when the G.O. No.463 dated 27.06.2007 is seen, it is found in

the letter dated 28.12.2006 that “to avoid undue hardship to

the ex-employees and as a welfare measure”. Even in

paragraph 4 of the G.O. No.463 dated 27.06.2007, the State

Government has specifically observed that after careful

consideration of the matter, “as a rehabilitation and a welfare

measure”, Government has agreed to the proposal of the Vice

Chairman, KUDA and permit them to allot 200 Sq. Yards of

developed plots free of cost to each 134 ex-employees of the

erstwhile respondent No.4 Mills. Therefore, the allotment of

200 Sq. Yards of plots free of cost to 134 ex-employees was

as a rehabilitation and welfare measure of ex-employees of

the erstwhile respondent No.4 Mills. Even before the learned

Single Judge also, it was not the case pleaded before the High

Court that those 134 persons were allotted 200 Sq. Yards of

plots free of cost to avoid any litigation and/or litigation cost
// 35 //

which is now pleaded for the first time before this Court. The

case on behalf of the respondent Nos.2 and 3 has been dealt

with by the learned Single Judge in paragraph 5 which reads

as under:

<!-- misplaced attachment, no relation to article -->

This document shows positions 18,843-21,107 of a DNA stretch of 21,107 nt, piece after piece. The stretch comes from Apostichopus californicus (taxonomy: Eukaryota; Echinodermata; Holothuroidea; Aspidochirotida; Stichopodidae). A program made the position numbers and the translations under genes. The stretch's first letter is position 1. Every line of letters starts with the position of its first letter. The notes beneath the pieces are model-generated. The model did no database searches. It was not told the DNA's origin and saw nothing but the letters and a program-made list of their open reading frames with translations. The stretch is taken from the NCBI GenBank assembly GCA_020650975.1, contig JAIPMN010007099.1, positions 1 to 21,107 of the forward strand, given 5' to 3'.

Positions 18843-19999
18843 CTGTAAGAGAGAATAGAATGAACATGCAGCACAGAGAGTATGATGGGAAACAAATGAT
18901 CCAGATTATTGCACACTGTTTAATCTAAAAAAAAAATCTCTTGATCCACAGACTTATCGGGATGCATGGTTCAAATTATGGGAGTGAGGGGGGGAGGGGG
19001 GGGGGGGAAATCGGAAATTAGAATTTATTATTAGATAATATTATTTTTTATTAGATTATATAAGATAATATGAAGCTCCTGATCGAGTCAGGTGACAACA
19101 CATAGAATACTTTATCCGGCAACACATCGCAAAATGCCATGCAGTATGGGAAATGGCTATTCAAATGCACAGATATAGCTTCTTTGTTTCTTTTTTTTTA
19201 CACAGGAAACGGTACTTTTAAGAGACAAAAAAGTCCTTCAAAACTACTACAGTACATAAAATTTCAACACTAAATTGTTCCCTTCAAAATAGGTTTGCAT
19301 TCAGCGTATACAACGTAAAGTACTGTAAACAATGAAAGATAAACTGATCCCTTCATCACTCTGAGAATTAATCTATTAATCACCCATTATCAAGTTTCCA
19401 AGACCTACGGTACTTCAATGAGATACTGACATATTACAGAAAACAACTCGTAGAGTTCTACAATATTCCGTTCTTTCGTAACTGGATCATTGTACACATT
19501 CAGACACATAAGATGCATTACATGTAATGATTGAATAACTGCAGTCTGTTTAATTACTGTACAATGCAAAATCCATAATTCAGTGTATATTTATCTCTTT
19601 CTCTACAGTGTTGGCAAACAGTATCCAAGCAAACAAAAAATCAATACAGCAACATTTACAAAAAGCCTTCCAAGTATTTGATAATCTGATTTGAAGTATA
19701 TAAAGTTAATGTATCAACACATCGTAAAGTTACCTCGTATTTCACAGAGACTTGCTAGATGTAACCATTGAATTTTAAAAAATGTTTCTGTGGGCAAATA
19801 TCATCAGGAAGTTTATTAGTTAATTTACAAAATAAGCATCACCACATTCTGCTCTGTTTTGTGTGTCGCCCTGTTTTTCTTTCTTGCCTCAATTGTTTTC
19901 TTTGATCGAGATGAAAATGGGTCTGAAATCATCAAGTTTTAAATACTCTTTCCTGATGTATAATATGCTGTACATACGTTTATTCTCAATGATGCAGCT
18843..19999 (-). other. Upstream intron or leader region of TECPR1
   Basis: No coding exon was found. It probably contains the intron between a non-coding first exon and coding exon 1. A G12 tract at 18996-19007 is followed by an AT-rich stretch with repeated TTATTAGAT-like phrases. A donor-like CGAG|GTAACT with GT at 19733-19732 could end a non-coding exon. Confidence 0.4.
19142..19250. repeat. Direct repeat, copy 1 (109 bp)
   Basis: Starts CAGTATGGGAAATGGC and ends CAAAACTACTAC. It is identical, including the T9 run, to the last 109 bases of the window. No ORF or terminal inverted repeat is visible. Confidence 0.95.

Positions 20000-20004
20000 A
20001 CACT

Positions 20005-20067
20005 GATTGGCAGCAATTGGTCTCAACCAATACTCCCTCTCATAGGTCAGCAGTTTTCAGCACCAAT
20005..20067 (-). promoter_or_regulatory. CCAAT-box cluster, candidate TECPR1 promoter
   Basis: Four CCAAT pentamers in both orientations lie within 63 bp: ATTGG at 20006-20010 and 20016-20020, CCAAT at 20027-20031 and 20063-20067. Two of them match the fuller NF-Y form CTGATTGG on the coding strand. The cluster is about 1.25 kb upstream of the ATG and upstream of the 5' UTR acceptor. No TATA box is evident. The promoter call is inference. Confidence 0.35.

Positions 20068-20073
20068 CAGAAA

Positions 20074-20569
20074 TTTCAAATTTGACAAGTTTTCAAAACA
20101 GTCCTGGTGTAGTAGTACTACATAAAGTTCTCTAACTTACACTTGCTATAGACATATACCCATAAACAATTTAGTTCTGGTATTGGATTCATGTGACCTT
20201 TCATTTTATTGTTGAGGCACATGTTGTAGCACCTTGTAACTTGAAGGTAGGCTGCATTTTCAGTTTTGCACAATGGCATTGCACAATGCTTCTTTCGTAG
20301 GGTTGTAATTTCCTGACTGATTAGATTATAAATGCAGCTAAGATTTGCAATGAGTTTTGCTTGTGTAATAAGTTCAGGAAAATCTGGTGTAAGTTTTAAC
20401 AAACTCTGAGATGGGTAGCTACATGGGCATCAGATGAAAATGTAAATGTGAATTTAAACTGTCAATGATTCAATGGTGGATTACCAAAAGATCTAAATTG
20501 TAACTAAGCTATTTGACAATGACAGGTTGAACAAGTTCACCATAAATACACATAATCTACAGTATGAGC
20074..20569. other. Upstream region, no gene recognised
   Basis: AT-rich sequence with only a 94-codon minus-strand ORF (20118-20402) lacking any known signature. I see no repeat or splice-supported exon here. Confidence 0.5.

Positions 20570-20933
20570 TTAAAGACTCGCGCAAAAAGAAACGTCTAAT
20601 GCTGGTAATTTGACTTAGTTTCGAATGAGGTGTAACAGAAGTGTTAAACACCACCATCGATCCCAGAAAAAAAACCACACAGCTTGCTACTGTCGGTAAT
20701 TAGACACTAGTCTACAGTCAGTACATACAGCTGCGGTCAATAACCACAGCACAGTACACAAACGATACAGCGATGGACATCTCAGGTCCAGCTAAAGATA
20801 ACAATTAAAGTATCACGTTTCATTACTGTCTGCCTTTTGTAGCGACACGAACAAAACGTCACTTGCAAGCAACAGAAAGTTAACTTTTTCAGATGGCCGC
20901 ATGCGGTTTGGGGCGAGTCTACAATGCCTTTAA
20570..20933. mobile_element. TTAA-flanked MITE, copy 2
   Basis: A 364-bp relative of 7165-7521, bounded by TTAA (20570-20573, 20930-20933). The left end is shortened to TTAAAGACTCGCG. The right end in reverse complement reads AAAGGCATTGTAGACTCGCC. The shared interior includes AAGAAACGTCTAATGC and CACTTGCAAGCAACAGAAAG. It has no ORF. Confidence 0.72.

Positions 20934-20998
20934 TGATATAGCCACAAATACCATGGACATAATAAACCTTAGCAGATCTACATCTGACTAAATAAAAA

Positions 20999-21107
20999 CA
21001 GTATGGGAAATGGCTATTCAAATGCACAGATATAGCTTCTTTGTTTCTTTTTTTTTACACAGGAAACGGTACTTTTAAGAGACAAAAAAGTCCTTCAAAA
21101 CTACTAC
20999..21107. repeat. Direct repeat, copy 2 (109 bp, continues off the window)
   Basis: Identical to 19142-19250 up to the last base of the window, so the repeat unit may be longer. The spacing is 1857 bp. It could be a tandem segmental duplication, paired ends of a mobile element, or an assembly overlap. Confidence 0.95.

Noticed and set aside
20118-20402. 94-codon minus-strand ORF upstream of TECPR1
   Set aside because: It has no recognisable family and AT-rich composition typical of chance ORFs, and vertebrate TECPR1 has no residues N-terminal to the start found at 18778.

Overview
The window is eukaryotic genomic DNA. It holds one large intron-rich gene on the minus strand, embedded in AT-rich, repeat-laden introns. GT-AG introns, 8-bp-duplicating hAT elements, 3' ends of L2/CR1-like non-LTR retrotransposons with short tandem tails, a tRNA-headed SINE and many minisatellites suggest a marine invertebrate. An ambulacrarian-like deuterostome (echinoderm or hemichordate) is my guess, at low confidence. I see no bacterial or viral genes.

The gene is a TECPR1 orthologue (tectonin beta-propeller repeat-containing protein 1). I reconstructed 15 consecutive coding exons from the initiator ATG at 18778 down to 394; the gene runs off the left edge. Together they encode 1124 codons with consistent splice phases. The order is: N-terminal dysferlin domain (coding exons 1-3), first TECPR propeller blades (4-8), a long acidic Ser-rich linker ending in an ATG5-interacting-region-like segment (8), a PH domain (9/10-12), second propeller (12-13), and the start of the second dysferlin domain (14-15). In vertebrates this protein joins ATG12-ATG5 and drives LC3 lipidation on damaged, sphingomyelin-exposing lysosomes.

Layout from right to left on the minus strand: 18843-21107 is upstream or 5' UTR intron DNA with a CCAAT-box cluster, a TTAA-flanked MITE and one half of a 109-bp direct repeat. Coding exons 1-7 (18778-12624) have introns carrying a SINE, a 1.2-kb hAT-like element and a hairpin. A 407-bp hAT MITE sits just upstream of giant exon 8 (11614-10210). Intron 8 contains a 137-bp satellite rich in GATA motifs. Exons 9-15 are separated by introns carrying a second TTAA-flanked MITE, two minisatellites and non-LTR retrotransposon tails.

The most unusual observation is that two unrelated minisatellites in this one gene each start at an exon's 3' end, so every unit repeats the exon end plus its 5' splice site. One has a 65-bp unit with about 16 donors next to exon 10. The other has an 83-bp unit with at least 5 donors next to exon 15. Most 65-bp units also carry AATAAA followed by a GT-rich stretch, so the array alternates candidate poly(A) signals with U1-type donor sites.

“5. The averments in the counter affidavit of the 3 rd
respondent to the extent relevant, in brief, are as follows:

The President of the petitioner association in his
personal capacity along with four others had filed a court
case before the District Legal Services Authority, Warangal
and it is posted to 03.03.2008 for hearing. Hence, the writ
petition is not maintainable. The members of the petitioner
association had voluntarily retired from the services of the
mill under modified VRS 2002. Their accounts were settled
by the NTC long time back. Hence, the request for allotment
of house sites to the members of the petitioner association
on par with (134) other employees does not arise for
consideration. In fact, the 3rd respondent KUDA had taken
over possession of (134) quarters covered in an area of
Ac.117.00 guntas of land. The allotment of plots to the (134)
workers, who were staying in the quarters, was considered
as a measure of rehabilitation and welfare by the
Government as well as KUDA. There is no illegality or